Innovative Approaches to Salmonella Regulation in Poultry


In the autumn of 2021, the U.S. Department of Agriculture (USDA) Food Safety and Inspection Service (FSIS) unveiled a robust strategy to curtail Salmonella-related illnesses linked to poultry products. USDA Deputy Under Secretary Sandra Eskin, who leads this initiative, stated, “Our current policies have proven ineffective in advancing our public health goal. It’s time to reevaluate our approach.”

In the ensuing period, the USDA has actively sought input from stakeholders on Salmonella control and measurement strategies, including pilot programs in poultry slaughter and processing facilities. A pivotal aspect of their strategy is the promotion of preharvest controls to diminish Salmonella contamination before it enters the processing plant. Data from these pilot projects will help assess whether an alternative approach can reduce Salmonella-related illnesses in consumers.

Current USDA performance standards for raw poultry do not differentiate between Salmonella subtypes that vary significantly in their potential to cause human illness, nor do they account for the varying risks posed by different levels of Salmonella contamination. In fact, these standards treat all Salmonella equally, regardless of the contamination level. Some Salmonella serovars may have mutations or genomic features that reduce their virulence, making them less likely to cause human disease. Yet, the existing prevalence-based performance standards for raw poultry do not reflect these distinctions.

USPOULTRY and its Foundation have supported a research project that aims to conduct a formal risk assessment for Salmonella in raw poultry. This assessment will evaluate various interventions and potential standards to assess their impact on public health. The U.S. poultry industry will be actively involved through an industry advisory council, ensuring that the findings guide the development of future Salmonella control approaches in poultry and that the industry plays an active role in shaping Salmonella regulations.

Principal Investigator Matthew Stasiewicz, along with collaborators, postulates that most cases of Salmonella-related illnesses from poultry consumption are linked to products with relatively high contamination levels. Thus, interventions focused on identifying and controlling higher contamination levels and higher-risk serotypes are expected to yield more targeted effects than prevalence-based interventions.


The researchers will test their hypotheses through two objectives:

  1. Build a comprehensive quantitative microbial risk assessment (QMRA) for Salmonella subtypes in poultry products, incorporating different production strategies. This will enable an evaluation of the public health impact of various interventions, performance standards, and regulations.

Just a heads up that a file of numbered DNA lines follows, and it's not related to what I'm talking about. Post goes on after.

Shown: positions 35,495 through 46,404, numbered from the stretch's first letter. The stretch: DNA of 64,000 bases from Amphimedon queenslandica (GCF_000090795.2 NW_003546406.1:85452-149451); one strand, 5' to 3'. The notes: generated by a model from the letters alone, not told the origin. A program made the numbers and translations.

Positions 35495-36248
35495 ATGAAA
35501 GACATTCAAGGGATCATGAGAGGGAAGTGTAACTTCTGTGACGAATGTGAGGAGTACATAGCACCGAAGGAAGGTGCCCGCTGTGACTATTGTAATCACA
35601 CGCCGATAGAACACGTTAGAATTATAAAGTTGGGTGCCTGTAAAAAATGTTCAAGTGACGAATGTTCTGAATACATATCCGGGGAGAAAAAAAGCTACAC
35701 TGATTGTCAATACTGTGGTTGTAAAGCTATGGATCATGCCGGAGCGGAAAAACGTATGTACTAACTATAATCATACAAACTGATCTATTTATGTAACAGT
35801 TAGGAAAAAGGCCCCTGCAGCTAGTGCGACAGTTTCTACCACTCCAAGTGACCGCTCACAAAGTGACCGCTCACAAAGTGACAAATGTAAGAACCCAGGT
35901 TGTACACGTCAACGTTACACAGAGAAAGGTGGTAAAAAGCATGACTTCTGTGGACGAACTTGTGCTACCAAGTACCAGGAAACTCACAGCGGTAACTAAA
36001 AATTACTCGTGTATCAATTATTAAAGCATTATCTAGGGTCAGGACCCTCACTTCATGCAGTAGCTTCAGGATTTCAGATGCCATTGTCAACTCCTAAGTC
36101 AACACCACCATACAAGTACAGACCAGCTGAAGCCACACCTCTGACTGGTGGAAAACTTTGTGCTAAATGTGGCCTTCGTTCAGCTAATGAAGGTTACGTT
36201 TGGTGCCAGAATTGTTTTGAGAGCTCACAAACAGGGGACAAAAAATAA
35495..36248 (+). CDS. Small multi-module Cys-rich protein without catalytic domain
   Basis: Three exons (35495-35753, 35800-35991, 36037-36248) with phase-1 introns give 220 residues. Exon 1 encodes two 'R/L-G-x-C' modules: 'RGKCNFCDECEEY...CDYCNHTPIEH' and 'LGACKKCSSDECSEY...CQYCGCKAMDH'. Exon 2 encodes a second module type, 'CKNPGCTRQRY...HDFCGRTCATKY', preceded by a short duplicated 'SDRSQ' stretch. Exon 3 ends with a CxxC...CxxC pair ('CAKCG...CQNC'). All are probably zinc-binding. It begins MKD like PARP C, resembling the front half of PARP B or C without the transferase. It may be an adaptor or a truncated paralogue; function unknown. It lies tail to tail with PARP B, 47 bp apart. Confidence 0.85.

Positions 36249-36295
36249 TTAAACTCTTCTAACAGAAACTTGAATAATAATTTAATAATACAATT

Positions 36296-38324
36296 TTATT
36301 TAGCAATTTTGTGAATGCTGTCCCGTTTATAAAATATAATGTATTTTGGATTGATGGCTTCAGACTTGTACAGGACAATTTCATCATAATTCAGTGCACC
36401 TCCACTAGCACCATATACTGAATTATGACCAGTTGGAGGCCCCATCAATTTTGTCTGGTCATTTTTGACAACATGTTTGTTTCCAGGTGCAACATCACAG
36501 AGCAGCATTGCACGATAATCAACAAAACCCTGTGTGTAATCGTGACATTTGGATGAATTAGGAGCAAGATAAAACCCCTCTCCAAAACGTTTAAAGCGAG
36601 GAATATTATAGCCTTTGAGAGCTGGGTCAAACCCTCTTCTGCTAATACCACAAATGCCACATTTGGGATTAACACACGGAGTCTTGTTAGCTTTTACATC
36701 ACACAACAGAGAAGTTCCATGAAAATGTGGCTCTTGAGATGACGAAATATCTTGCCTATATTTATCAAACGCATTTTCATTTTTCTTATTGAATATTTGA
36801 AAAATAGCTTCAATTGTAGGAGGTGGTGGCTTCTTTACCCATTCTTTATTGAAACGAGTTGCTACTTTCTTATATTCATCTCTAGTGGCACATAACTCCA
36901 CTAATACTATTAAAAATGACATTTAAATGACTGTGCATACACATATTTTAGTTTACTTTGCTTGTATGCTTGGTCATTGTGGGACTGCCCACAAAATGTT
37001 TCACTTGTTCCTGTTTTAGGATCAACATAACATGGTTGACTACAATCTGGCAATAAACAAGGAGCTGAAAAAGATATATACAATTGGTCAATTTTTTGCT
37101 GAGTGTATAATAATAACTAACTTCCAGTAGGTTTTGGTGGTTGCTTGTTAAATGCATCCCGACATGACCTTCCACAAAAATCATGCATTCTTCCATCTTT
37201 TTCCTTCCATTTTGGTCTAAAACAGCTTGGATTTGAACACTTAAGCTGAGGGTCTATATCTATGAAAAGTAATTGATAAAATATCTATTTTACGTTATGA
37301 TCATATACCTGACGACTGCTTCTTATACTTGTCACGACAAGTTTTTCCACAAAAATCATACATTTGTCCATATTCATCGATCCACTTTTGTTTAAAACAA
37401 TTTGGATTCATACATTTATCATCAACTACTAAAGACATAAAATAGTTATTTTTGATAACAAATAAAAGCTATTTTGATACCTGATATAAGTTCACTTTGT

2. Use the QMRA to assess the probable impact on foodborne diseases of interventions, performance standards, and regulations that target Salmonella levels and specific strains.


This study employs a QMRA for Salmonella in poultry that emphasizes the importance of controlling higher levels of contamination for public health rather than overall pathogen prevalence. Moreover, this QMRA integrates serotype-specific virulence parameters to assess the public health impact of interventions. Historically, QMRA efforts have not effectively addressed serovar-specific virulence due to data limitations and a lack of tools for industry application. However, this project is made possible by existing data sets that inform the model and the development of analytical tools for the routine generation of monitoring data, thereby supporting improved management strategies based on serovar-specific risk.


The research team will construct a computer model of Salmonella prevalence, levels, and serotypes in production and processing. This model will draw upon public FSIS data and the work of co-principal investigator Nikki Shariat, who employs the novel CRISPR-SeroSeq tool to identify multiple Salmonella serovars within a single food sample. Subsequently, the researchers will assign differing relative risks to the serovars present in poultry using tools developed by co-principal investigator Martin Wiedmann and collaborator Tim Johnson, which combine whole genomic sequence analysis with laboratory data to differentiate high-risk and low-risk strains. Finally, principal investigator Stasiewicz will lead the effort to use the model to assess the impact on the risk of illness of alternative management strategies that target high-risk serovars, discount low-risk serovars, or employ a combination of both strategies.


This project will directly assess the potential public health benefits of a risk-based approach to Salmonella control, with direct industry input into potential interventions. It will provide the scientific foundation for selecting the most effective strategies to mitigate the public health impact of Salmonella.

Source: US Poultry & Egg Association